Blumenfeld A, Bender S, Glassman B, Malizia D (2011) Bruxism, temporomandibular dysfunction, tension type headache, and migraine: a comment. Headache 51(10):1549–1550
Evans R, Bassiur J, Schwartz A (2011) Bruxism, temporomandibular dysfunction, tension-type headache, and migraine. Headache 51(7):1169–1172
La Touche R, Paris-Alemany A, Gil-Martínez A, Pardo-Montero J, Angulo-Díaz-Parreño S, Fernández-Carnero J (2015) Masticatory sensory-motor changes after an experimental chewing test influenced by pain catastrophizing and neck-pain-related disability in patients with headache attributed to temporomandibular disorders. J Headache Pain 16(20):1–14
Vilanova LS, Garcia RC, List T, Alstergren P (2015) Diagnostic criteria for temporomandibular disorders: self-instruction or formal training and calibration? J Headache Pain 16(505):1–9
Dworkin SF, LeResche L (1992) Research diagnostic criteria for temporomandibular disorders: review, criteria, examinations and specifications, critique. J Craniomandibular Sleep Pract 6(4):301–355
Headache Classification Subcommittee of the International Headache Society (2005) The International Classification of Headache Disorders, 2nd edn
Hjermstad MJ, Fayers PM, Haugen DF, Caraceni A, Hanks GW, Loge JH, Fainsinger R, Aass N, Kaasa S (2011) Studies comparing Numerical Rating Scales, Verbal Rating Scales, and Visual Analogue Scales for assessment of pain intensity in adults: a systematic literature review. J Pain Symptom Manage 41(6):1073–1093
Goncalves D, Camparis C, Speciali J, Franco A, Castanharo S, Bigal M (2011) Tmeporomandibular joint disorders are differentially associated with headache diagnoses: a controlled study. Clin J Pain 27(7):611–615
Ashkenazi A, Blumenfeld A (2013) Onabotulinumtoxin A for the treatment of headache. Headache 53(2):54–61
Rollnik JD, Tanneberger O, Schubert M, Schneider U, Dengler R (2000) Treatment of tension type headache with botulinum toxin type A. Headache 40:300–305
Gady J, Ferneini E (2013) Botulinum toxin A and headache treatment. Conn Med 77(3):165–166
Lippert-Grüner M (2012) Botulinum toxin in the treatment of post-traumatic headache - case study. Neurol Neurochir Pol 46(6):591–594
Jackson J, Kuriyama A, Hayashino Y (2012) Botulinum toxin A for prophylactic treatment of migraine and tension headaches in adults: a meta-analysis. JAMA 307(16):1736–1745
Levy N, Lowenthal D (2012) Application of botulinum toxin to clinical therapy: advances and cautions. Am J Ther 19(4):281–286
Kaynak-Hekimhan P (2010) Noncosmetic periocular therapeutic applications of botulinum toxin. Middle East Afr J Ophthalmol 17(2):113–120
Denglehem C, Maes J, Raoul G, Ferri J (2012) Botulinum toxin A: analgesic treatment for temporomandibular joint disorders. Rev Stomatol Chir Maxillofac 113(1):27–31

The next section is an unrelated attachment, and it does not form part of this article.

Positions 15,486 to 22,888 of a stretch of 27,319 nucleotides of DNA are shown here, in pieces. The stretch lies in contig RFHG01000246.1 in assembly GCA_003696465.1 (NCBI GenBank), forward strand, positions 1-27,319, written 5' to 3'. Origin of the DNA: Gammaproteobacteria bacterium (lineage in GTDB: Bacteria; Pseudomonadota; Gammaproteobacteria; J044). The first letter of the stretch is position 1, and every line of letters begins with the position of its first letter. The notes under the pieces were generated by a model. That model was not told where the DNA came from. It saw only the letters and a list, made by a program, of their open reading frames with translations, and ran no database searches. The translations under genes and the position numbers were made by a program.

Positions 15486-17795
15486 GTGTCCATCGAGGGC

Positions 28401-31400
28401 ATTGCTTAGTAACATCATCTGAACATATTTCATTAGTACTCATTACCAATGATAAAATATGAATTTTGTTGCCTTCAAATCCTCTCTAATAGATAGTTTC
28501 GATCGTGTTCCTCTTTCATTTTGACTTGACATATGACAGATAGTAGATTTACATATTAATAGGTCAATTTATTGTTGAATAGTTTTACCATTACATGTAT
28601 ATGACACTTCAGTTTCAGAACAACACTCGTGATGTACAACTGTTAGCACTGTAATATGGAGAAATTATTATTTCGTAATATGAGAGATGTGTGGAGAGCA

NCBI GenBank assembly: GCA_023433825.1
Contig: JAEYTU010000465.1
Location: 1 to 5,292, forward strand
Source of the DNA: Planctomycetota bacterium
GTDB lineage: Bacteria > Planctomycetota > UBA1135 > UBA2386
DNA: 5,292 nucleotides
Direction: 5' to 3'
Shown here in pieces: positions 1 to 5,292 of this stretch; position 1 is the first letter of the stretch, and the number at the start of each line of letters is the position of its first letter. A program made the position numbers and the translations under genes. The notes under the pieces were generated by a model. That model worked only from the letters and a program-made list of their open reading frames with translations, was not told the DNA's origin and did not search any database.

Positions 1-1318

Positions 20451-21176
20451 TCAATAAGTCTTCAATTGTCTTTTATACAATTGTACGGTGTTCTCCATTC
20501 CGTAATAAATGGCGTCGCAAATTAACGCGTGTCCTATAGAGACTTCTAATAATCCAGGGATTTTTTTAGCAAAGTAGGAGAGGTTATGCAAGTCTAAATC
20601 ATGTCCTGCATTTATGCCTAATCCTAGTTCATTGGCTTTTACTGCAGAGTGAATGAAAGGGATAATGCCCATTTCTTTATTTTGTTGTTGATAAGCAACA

Kotimäki J, Saarinen A (2011) Treatment of recurrent dislocation of the temporomandibular joint with botulinum toxin: an alternative approach. Duodecim 127(19):2088–2091
Björling E (2009) Momentary relationship between stress and headache in adolescent girls. Headache 49:1186–1197
Yancey J, Sheridan R, Koren K (2014) Chronic daily headache:diagnosis and management. Am Farm Physician 15(89):642–648
Singh N, Sahota P (2013) Sleep-related headache and its management. Curr Treat Options Neurol 15(6):704–722
Ashkenazi A, Blumenfeld A (2013) Onabotulinum toxin A for treatment of headache. Headache 53(Suppl. 2):54–61
Persaud R, Garas G, Silva S, Stamatoglou C, Chatrath P, Patel K (2013) An evidence-based review of botulinum toxin (Botox) applications in non-cosmetic head and neck conditions. JRSM Short Rep 4(2):10
Mathew N, Kailasam J, Meadors L (2008) Botulinum toxin type A for the treatment of nummular headache:four case studies. Headache 48(3):442–447
Farinelli I, Coloprisco G, De Filippis S, Martelletti P (2006) Long term benefits of botulinum toxin type A (BOTOX) in chronic daily headache: a five year long experience. J Headache Pain 7(6):407–412
Christidis N, Omrani S, Fredriksson L, Gjelset M, Louca S, Hedenberg-Magnusson B, Ernberg M (2015) Repeated tender point injections of granisetron alleviate chronic myofascial pain--a randomized, controlled, double-blinded trial. J Headache Pain 16(104):1–13
Kün-Darbois JD, Libouban H, Chappard D (2015) Botulinum toxin in masticatory muscles of the adult rat induces bone loss at the condyle and alveolar regions of the mandible associated with a bone proliferation at a muscle enthesis. Bone 77:75–82
Korfage JA, Wang J, Lie SH, Langenbach GE (2012) Influence of botulinum toxin on rabbit jaw muscle activity and anatomy. Muscle Nerve 45(5):684–691
Publishing charge was supported by KNOW (Leading National Research Centre) at the Jagiellonian University in Krakow.
The authors declare that they have no competing interests.
MP created research concept, performed intramuscular injections of botulinum toxin, collected data and edited the manuscript. EF selected the references. MSz wrote and edited the manuscript. KK performed neurological examination. MW wrote and edited the manuscript and finally revised it before submission. All authors read and approved the final manuscript.